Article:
Later today, this House will get to debate the European Union (Withdrawal) Bill for the first time, which, as we know is a very important piece of legislation that provides certainty and a smooth exit for this country from the EU. Will the Secretary of State set out for the House, and indeed for the country, what the consequences would be of this Bill not being passed? Does he agree that any Member who seeks to block its passing is not acting in the national interest?
I am afraid that my hon. Friend is precisely right. The purpose of the Bill is to establish continuity, for several reasons. The first is to provide certainty for business, an issue raised by Mr Sheerman. The second is to ensure our ability to carry out a free trade deal which will be unique in the world. The third is to underpin all the rights and privileges that we have promised to our country down the years, including employment rights, consumer rights and environmental rights. All those things are vital in the national interest, so he is exactly right.
How should employers in my constituency that I have visited in recent months today assess the risk of ending up with tariffs or additional regulatory barriers to exporting to the single market when we leave the EU?
Those employers should have confidence that it is in everyone’s interests, ours and those of all the nations of the European Union, to deliver tariff-free access between our markets. I would say to those employers that they should have a great deal of confidence that we will therefore secure the deal.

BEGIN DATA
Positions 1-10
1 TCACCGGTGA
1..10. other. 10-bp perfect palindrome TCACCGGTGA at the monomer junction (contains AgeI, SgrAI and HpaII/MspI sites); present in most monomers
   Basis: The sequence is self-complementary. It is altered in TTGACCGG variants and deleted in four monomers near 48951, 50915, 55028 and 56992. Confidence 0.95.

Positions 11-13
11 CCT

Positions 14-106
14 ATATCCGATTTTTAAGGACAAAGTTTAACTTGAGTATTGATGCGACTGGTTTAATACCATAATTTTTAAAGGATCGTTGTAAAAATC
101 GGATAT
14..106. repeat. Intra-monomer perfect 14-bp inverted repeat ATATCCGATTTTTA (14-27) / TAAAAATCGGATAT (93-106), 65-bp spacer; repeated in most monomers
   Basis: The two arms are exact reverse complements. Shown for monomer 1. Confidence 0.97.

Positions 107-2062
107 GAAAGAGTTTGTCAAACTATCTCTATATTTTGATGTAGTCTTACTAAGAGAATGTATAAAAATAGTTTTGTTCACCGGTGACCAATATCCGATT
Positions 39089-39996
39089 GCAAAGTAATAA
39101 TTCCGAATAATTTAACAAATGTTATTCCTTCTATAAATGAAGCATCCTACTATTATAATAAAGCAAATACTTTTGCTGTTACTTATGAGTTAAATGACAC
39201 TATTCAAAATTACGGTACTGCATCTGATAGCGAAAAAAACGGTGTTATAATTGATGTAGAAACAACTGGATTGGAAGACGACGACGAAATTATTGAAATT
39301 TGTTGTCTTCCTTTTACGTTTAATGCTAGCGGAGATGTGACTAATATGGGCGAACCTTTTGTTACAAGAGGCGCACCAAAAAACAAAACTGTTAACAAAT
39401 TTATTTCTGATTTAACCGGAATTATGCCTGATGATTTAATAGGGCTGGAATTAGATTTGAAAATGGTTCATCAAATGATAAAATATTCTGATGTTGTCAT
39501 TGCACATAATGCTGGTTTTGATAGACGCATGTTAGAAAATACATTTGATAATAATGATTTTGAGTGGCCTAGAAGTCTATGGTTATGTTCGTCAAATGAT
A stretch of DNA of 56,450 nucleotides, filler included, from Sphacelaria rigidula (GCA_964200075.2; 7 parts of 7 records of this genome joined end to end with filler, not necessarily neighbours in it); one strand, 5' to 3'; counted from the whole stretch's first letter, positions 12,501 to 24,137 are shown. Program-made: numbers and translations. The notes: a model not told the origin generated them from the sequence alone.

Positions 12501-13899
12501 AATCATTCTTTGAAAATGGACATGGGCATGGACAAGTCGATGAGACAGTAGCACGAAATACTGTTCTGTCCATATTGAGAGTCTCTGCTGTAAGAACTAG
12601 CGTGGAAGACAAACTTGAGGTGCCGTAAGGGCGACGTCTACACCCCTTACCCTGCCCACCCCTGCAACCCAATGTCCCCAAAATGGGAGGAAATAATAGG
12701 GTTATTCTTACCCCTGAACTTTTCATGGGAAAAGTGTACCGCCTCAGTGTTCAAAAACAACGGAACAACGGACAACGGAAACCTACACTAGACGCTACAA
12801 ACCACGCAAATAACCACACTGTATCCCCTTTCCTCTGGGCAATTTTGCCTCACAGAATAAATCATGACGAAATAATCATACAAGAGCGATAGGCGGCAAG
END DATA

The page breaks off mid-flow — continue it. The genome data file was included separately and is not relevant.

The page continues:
The purpose of the European Union (Withdrawal) Bill is to provide continuity and a working statute book on the day we leave. Will my right hon. Friend make it absolutely clear that a vote against this Bill is a vote for chaos and for uncertainty?
My hon. Friend is exactly right about that, and she allows me to reiterate one other point: all the talk from Opposition Members has been about changing things in this Bill. The Bill is about maintaining continuity; it is about keeping in place the aims and purposes of all the European law that we currently have—and will have the day after we leave.
The purpose of any transitional arrangement is, as the Secretary of State said, to avoid a cliff edge, and to give continuity and certainty to the UK economy. But the Chancellor and the Trade Secretary published an article last month saying that during any such period the UK would not be in the single market or the customs union. What is the purpose of a transitional arrangement that undermines the very stability and continuity it is supposed to achieve?
The right hon. Gentleman makes a good point and I suspect it would have been in his question earlier if he had had the chance to ask it. The simple truth is, as I have said, that we are starting from the aim of maintaining as much continuity as is necessary to anything that might change in the final settlement. So we will do that. Because we are not in the European Union at that point—legally, we will not be—we will not be formally members of the single market and the customs union. We may well seek a customs agreement for that period and a similar arrangement on the single market provisions, but we cannot make that decision ourselves; there is a negotiation to be carried out with the EU.